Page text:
Drowning-related deaths are on the rise in the U.S., CDC reports

Teaching children to swim at an early age would greatly reduce drowning deaths, the CDC says - UnSplash +

The organization shares its best tips for keeping children safe this summer

With Memorial Day right around the corner, and summer vacation not too far away, kids are spending more and more time outside and in the pool

However, a recent report from the Centers for Disease Control and Prevention (CDC) highlights that drowning-related deaths have gone up in the U.S. for the first time in decades. Ahead of the summer season, it’s important for parents to know the best ways to keep their little ones safe while swimming. 

“I’ve seen firsthand the effects of drowning: families forced to say goodbye to their loved ones too soon,” said Dr. Debra Houry, CDC’s chief medical officer.

“CDC’s drowning prevention experts collected high-quality drowning data to better understand how we can protect people in communities across the United States. Understanding the barriers people face to accessing basic swimming and water safety skills training can help us better understand how to address those barriers, decrease drowning rates, and save lives.”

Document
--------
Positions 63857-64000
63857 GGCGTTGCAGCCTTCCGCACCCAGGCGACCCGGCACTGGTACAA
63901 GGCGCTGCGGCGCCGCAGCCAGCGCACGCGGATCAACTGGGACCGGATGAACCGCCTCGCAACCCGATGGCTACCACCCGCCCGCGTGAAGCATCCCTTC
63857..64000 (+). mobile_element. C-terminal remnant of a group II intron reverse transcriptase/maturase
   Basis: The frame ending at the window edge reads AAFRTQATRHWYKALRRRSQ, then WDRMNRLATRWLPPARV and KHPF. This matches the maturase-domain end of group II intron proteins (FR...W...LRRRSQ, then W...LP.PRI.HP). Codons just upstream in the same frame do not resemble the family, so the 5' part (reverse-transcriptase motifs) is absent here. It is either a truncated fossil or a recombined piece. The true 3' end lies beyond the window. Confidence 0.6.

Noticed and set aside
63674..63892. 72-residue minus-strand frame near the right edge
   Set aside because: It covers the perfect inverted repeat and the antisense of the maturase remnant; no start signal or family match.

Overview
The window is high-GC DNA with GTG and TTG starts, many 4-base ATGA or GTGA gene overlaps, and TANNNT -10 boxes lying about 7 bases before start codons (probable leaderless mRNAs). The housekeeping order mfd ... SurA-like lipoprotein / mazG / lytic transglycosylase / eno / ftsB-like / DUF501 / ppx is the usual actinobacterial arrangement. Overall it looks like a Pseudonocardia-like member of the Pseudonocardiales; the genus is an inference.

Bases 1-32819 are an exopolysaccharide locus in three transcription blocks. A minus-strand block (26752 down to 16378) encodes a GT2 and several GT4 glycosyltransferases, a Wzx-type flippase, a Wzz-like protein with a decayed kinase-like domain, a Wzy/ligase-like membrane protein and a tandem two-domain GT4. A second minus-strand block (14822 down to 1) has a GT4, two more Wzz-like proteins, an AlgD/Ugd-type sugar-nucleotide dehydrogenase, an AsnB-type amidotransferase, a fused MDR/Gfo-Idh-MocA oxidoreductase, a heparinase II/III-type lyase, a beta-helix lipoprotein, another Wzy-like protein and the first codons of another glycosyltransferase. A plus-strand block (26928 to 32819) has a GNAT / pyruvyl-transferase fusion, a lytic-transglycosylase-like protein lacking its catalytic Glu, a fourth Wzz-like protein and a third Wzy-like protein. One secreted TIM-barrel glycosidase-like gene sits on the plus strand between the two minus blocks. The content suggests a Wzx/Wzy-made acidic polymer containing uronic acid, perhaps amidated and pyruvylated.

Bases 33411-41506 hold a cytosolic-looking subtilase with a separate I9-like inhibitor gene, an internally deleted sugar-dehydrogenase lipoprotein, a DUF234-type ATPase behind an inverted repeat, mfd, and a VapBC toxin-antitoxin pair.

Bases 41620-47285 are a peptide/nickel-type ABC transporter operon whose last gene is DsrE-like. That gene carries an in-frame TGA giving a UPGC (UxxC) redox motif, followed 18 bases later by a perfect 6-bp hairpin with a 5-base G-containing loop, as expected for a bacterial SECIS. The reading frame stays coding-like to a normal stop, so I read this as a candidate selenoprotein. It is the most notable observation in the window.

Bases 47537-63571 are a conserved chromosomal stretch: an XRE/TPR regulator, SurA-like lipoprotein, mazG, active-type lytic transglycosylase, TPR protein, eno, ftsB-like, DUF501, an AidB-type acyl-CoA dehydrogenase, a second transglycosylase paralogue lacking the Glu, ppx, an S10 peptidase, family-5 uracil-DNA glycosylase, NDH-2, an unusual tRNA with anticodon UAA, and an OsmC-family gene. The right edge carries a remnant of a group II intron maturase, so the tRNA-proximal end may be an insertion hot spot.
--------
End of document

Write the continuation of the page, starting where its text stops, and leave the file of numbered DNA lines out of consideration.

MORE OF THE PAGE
An increase in drownings

According to the CDC’s most recent data, over 4,500 people drowned in the U.S. between 2020 and 2022. This figure marked an increase in drowning-related deaths, and experts say it’s about 500 more drownings than were reported in 2019. 

The two age groups most susceptible to drowning are children between ages one and four, and adults over the age of 65. In 2022, drowning-related deaths increased by nearly 30% for kids between one and four and nearly 20% for adults over 65. 

The research also showed that American Indians or Alaska Natives, as well as Black people, had the highest drowning rates among racial and ethnic groups. 

Overall, 55% of adults in the United States have never had a swimming lesson. Those numbers increase among racial minorities, as 72% of Hispanic people and 63% of Black people have never taken swimming lessons. 

Preventing drowning

The CDC recommends that communities across the country do their part to help enhance water safety. Their first recommendation is to make swimming lessons more accessible. 

“No one should have to lose a loved one to drowning,” said Tessa Clemens, Ph.D., lead author of the CDC’s latest drowning report. “Improving access to effective prevention strategies, like basic swimming and water safety skills, can reduce drowning risk.” 

By creating more community pools that offer access to all people, and hiring staff at local pools that represent the communities can help bridge the gap between water safety and local residents. 

The CDC also encourages consumers to practice water safety at all times, including: 

  • Having fences that separate pools from houses

  • Watching and monitoring all children by the pool – even those who have taken swimming lessons

  • Avoiding alcohol when doing any swimming or water-related activities 

  • Wearing a life jacket whenever on a boat 

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